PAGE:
How BigQuery broke my heart


Published on

BigQuery is Google's columnar, massively parallel data querying solution. This talk explores using it as an ad-hoc reporting solution and the limitations present in May 2013.

Published in: Technology
  • @Gilberto Torrezan Filho Yeah, BigQuery keeps getting more amazing. I did try rerunning the queries in spring 2014 and still was not able to.

    Redshift and Teradata were the finalists of our evaluation. Redshift has great flexibility and was the cheapest (it's even cheaper now), Teradata had the fastest performance and some nice features (like aggregate indexes). I would have gone with Redshift but the company chose Teradata.
    Are you sure you want to  Yes  No
    Your message goes here
  • Well, BigQuery as today (2014) is pretty different from when you tested it. The prices are lower, the query can now return large results, there are no differences in cost between batch and interactive queries... After 1 year, what did you chose to solve your analytics problems?
    Are you sure you want to  Yes  No
    Your message goes here
  • Patrick,
    I think I glanced at it but didn't know enough about it to put it on the short list of ones to evaluate. That's the funny thing about evaluating software, you never know what's lurking just outside of your search space.
    Are you sure you want to  Yes  No
    Your message goes here
  • Gabe,

    Curious as to why you didn't look at Vertica?
    Are you sure you want to  Yes  No
    Your message goes here
No Downloads
Total Views
On Slideshare
From Embeds
Number of Embeds
Embeds 0
No embeds

No notes for slide

How BigQuery broke my heart

  1. 1. howBigQuerybroke my heartGabe Hamilton
  2. 2. Reporting Solutions SmackdownWe are evaluating replacements for SQL Server for ourReporting & Business Intelligence backend.Many TBs of data.Closer to SQL the less report migration we need to do.We like saving money.
  3. 3. Solutions weve been testingRedshiftBigQueryCouchDBMongoDBCassandraTerraDataOracle
  4. 4. Plus various changes to our designSome of these are necessary for certain technologies.DenormalizationSharding strategiesNested dataTune our existing Star Schema and Tables
  5. 5. BigQuery isA massively parallel datastoreColumnarQueries are SQL Select statementsUses a Tree structure to distribute acrossnodes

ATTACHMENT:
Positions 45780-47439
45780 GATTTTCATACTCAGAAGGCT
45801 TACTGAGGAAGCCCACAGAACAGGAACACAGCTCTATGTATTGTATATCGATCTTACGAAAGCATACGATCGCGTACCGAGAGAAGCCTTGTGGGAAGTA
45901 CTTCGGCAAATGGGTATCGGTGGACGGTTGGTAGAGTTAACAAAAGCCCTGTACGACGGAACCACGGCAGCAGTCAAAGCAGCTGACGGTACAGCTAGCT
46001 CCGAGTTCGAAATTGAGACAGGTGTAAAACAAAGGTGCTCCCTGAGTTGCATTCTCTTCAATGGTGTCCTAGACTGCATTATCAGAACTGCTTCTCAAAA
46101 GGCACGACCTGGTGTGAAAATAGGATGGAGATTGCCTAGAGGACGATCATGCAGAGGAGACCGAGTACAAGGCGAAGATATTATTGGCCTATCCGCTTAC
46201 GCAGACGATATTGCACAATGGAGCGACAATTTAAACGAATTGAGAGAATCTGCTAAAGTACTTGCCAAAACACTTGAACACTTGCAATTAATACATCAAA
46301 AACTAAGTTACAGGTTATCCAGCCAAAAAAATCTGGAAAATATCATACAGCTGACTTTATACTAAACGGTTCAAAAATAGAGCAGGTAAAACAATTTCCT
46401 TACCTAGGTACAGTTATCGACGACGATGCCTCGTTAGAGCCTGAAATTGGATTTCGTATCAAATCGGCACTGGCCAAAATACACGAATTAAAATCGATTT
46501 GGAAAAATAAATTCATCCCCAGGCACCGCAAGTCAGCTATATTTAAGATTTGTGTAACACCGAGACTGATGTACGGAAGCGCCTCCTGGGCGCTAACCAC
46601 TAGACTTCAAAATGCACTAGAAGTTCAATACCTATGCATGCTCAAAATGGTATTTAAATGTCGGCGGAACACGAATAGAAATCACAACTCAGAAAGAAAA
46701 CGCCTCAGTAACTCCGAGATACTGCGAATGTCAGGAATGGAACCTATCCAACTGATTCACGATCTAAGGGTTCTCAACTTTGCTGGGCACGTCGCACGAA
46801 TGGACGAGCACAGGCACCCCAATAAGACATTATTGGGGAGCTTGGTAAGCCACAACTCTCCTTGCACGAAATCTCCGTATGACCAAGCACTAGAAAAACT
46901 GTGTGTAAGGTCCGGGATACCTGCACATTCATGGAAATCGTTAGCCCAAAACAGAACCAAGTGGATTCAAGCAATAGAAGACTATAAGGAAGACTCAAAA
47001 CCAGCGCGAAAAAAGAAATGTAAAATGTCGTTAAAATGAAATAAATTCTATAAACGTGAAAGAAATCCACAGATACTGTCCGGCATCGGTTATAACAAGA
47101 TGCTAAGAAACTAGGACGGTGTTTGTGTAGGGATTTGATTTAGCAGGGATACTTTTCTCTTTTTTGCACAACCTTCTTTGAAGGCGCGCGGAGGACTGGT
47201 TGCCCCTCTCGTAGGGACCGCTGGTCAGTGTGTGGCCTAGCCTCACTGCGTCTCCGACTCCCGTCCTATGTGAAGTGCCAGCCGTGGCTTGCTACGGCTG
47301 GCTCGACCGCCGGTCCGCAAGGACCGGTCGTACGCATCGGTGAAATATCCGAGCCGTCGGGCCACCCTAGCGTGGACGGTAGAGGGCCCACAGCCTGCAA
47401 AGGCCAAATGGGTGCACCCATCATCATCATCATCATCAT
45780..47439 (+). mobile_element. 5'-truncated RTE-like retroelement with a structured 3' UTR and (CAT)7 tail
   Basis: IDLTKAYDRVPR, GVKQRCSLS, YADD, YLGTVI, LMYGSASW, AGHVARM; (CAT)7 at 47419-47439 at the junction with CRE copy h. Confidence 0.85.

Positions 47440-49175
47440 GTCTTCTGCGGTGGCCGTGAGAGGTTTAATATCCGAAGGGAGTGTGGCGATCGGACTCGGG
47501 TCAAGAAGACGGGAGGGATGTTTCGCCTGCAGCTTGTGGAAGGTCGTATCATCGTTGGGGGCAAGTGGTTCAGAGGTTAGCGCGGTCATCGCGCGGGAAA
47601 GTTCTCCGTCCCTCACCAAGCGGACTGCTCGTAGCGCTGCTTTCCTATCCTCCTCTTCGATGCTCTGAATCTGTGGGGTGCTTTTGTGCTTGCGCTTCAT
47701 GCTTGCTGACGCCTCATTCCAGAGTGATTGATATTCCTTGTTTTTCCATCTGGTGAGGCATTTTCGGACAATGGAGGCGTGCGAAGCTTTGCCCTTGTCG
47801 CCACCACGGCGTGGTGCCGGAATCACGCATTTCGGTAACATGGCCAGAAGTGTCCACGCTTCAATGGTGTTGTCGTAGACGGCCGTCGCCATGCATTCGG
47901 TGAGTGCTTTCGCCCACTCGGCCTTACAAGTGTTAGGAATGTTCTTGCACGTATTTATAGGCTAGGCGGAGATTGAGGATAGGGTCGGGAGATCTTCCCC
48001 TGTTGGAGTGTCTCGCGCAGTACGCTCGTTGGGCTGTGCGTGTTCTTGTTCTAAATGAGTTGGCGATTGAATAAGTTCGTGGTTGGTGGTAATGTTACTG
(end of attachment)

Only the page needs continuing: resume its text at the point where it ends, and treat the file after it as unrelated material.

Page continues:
6. 6. How many nodes?10,000 nodes!
  7. 7. And what price?3.5 cents /GBResourcePricingQuery cost is per GB in the columns processedInteractive Queries $0.035Batch Queries $0.02Storage $0.12 (per GB/month)
  8. 8. Which is great for our big queriesA gnarly query that looks at 200GB of data costs $7.50 inBigQuery.If that takes 2 hours to run on a $60/hr cluster of acompeting technology...Its a little more complicated because in theory several ofthose queries could run simultaneously on the competingtech.Still, thats 4 X cheaper plus the speed improvement.
  9. 9. Example: Github data from past year3.5 GB TableSELECT type, count(*) as num FROM [publicdata:samples.github_timeline]group by type order by num desc;Query complete (1.1s elapsed, 75.0 MB processed)Event Type numPushEvent 2,686,723CreateEvent 964,830WatchEvent 581,029IssueCommentEvent 507,724GistEvent 366,643IssuesEvent 305,479ForkEvent 180,712PullRequestEvent 173,204FollowEvent 156,427GollumEvent 104,808Cost $0.0026or 5 for a penny
  10. 10. It was love at first type.
  11. 11. But Then...Reality
  12. 12. Uploaded our test datasetWhich is 250GBDocs are good, tools are good.Hurdle 1: only one join per query.Ok, rewrite as ugly nested selects...
  13. 13. Result
  14. 14. Round 2No problem, I had seen that joins weresomewhat experimental.Try the denormalized version of the data.SELECT ProductId, StoreId, ProductSizeId, InventoryDate,avg(InventoryQuantity) as InventoryQuantityFROM BigDataTest.denormGROUP EACH BY ProductId, StoreId, ProductSizeId, InventoryDate1st error message helpfully says, try GROUP EACH BY
  15. 15. Final Result
  16. 16. Its not you, its meThe documentation had some semi-useful information:Because the system is interactive, queries that produce a large number ofgroups might fail. The use of the TOP function instead of GROUP BY mightsolve the problem.However, the BigQuery TOP function only operates on one column.At this point I had jumped through enough hoops. I postedon Stack Overflow, the official support channel according tothe docs, and have gotten no response.
  17. 17. EpilogueSimplifying my query down to two groupingcolumns did cause it to run with a limitstatement.SELECT ProductId, StoreId,avg(InventoryQuantity) as InventoryQuantityFROM BigDataTest.denormGROUP each BY ProductId, StoreIdLimit 1000Query complete (4.5s elapsed, 28.1 GB processed)Without a limit it gives Error: Response too large to return.Perhaps there is still hope for me and BigQuery...
  18. 18. MeLike this talk?@gabehamiltonMy twitter feed is just technical stuff.or
  1. A particular slide catching your eye?

    Clipping is a handy way to collect important slides you want to go back to later.